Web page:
Courses

CodeX faculty, staff and fellows offer courses on the rapidly changing field of legal technology. The following is a list courses that have been offered by CodeX affiliates:

Legal Informatics

**LAW 729/CS 204 – Spring Quarter 2015 – Thursdays, 2:00p-4:00p
Prof. Michael Genesereth, Instructor
Dr. Roland Vogl, Instructor

Legal Informatics

**LAW 729/CS 204 – Spring Quarter 2014 – Thursdays, 2:00p-4:00p
Prof. Michael Genesereth, Instructor
Dr. Roland Vogl, Instructor
Briane Chanelle Cornish, Teaching Assistant

The History and Philosophy of Artificial Intelligence

**CS 22 – Fall Quarter 2013 – Tuesdays & Wednesdays, 1:15p- 2:05p
Jerry Kaplan, PhD, Instructor
Nick Dufour, Course Assistant
Julie Fortuna, Course Assistant

Legal Technology & Informatics Class

https://beta.lawgives.com/communities/legal-technology-class
Stanford Law School
**LAW 668 – Fall Quarter 2012 – Wednesday, 4:15p- 6:15p
Ron Dolin, JD, PhD, Instructor
Tony Lai, MA (Oxon), LL.M, Research Fellow
Pieter Gunst, LL.M., Research Fellow

Computers and Law

Stanford CS Department
Prof. Michael Genesereth, Instructor

Code=Law

Stanford Law School
Seminar Spring Quarter 2012 – Tuesday, 7:00p – 9:00p
Pieter Gunst, LL.M., Instructor

Legal Informatics Class Spring 2015 – Law 729/CS 204

robot at the table

Legal Informatics – Law 729/CS 204
Thursdays 2:00 p.m. – 4:00 p.m.
Stanford Law School, Room 320D

The management of information is crucial to the proper functioning of any legal system.  A good legal system relies on information about the world itself (such as evidence of who did what and when) as well as more purely legal information (such as court rulings, statutes, contracts, and so forth). Legal Informatics is the theory and practice of managing such information.  It covers both legal theory and information theory. It also covers elements of general information processing technology as well as applications of that technology in the administration of law. While the concept of Legal Informatics is not new, its importance is greater than ever due to recent technological advances – including progress on mechanized legal information processing, the growth of the Internet, and the proliferation of autonomous systems (such as self-driving cars and robots), as well as globalization of the legal industry. The upshot of these advances is the emergence of practical legal technology that is qualitatively superior to what has gone before.  This technology is capable of dramatically changing the legal profession, improving the quality and efficiency of legal services and disrupting the way law firms do business.  The technology is also capable of popularizing the law – bringing legal understanding and legal tools to everyone in society, not just legal professionals.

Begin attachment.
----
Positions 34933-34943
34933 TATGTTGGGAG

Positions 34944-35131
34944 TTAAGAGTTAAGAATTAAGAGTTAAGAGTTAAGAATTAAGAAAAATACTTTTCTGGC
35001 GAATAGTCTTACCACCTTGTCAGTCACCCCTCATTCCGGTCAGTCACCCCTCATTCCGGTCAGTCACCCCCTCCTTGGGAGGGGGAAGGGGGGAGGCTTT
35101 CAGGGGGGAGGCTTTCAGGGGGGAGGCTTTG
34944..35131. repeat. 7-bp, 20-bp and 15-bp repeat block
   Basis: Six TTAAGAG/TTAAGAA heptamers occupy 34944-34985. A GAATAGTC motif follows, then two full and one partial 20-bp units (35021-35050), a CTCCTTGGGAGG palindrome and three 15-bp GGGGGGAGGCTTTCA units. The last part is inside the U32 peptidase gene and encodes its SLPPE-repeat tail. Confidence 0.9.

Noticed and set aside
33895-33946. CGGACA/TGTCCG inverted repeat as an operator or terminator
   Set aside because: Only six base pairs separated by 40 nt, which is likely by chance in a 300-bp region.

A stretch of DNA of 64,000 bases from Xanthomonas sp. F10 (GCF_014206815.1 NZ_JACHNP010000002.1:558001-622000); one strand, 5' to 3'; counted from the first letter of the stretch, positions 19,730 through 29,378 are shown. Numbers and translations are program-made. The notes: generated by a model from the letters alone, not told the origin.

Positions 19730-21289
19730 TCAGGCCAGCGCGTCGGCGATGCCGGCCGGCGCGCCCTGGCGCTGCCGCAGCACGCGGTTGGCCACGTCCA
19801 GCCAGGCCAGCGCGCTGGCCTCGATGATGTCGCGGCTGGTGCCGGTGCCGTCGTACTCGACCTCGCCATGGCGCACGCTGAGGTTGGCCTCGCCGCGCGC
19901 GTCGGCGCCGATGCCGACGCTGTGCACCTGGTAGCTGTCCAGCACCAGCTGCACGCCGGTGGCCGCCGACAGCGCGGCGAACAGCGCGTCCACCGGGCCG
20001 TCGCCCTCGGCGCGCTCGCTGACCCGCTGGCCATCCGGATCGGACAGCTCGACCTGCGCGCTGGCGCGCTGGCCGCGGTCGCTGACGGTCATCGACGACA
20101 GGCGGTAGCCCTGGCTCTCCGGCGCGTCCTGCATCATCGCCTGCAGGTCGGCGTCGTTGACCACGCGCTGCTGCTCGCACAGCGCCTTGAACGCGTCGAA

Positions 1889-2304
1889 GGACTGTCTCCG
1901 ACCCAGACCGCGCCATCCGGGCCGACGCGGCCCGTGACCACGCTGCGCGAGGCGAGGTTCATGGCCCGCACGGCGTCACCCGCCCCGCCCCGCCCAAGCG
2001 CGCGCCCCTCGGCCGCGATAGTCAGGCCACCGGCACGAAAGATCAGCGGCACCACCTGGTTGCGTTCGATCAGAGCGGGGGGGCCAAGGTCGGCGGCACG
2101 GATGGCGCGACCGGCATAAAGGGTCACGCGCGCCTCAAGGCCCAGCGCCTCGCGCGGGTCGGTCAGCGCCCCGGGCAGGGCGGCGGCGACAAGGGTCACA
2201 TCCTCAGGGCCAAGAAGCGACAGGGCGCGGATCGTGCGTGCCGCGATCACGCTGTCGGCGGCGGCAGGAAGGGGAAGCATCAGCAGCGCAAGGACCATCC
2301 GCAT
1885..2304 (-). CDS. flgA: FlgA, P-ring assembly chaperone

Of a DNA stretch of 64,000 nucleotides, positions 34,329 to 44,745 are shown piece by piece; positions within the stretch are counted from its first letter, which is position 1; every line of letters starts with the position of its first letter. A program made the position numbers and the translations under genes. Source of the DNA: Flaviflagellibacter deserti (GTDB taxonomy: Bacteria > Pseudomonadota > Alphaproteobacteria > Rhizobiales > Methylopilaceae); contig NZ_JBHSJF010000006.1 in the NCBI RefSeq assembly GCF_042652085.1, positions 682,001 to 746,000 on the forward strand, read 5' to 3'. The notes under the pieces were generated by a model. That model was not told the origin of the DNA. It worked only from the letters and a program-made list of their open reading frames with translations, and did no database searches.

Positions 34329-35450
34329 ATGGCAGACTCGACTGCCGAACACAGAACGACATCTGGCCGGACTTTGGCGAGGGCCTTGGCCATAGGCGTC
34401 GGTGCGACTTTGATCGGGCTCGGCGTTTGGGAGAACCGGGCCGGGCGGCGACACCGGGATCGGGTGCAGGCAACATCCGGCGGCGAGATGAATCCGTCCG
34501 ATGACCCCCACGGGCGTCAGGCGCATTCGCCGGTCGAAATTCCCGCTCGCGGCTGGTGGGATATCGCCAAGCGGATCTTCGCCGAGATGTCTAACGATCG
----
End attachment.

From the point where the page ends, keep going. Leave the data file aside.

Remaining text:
Through this class students gain an understanding of the unique challenges and opportunities the legal system and the legal industry are facing in light of this tech-driven transformation of our legal system, and learn about innovative new approaches seeking to address them. Students will be introduced to technologies that are commonly used for legal research, as well as document management by law firms and corporate legal departments. Students will also be familiarized with the next generation of innovative systems and platforms that challenge the way law has been practiced to date, but also promise to increase the efficiency of our legal system.

Class Modules
  1. Legal Document Management (including legal research technology, legal document services)
  2. Legal Practice Management (including: lawyer marketplaces, managing the legal business process, legal process outsourcing, and virtual law practice), and
  3. Computational Law (including: legal expert systems, computable contracts, open data, big data law, unauthorized practice of law issues and access to justice).
Guest Speakers

Expert guest-speakers from academia and industry will provide for a diverse and interdisciplinary experience. Successful legal technology entrepreneurs and thought leaders in the legal technology space will provide a practical angle to the discussion, including:

  • Pablo Arredondo, Casetext; CodeX/li>
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  • Tony Lai, Founder, LawGives; CodeX
  • Pieter Gunst, Founder, LawGives; CodeX
  • Professor Oliver Goodenough, Vermont Law School; CodeX/li>
  • Professor Phil Malone, Stanford Law School
  • Jay Mandal, Optimizely
  • Professor Dan Siciliano, Stanford Law School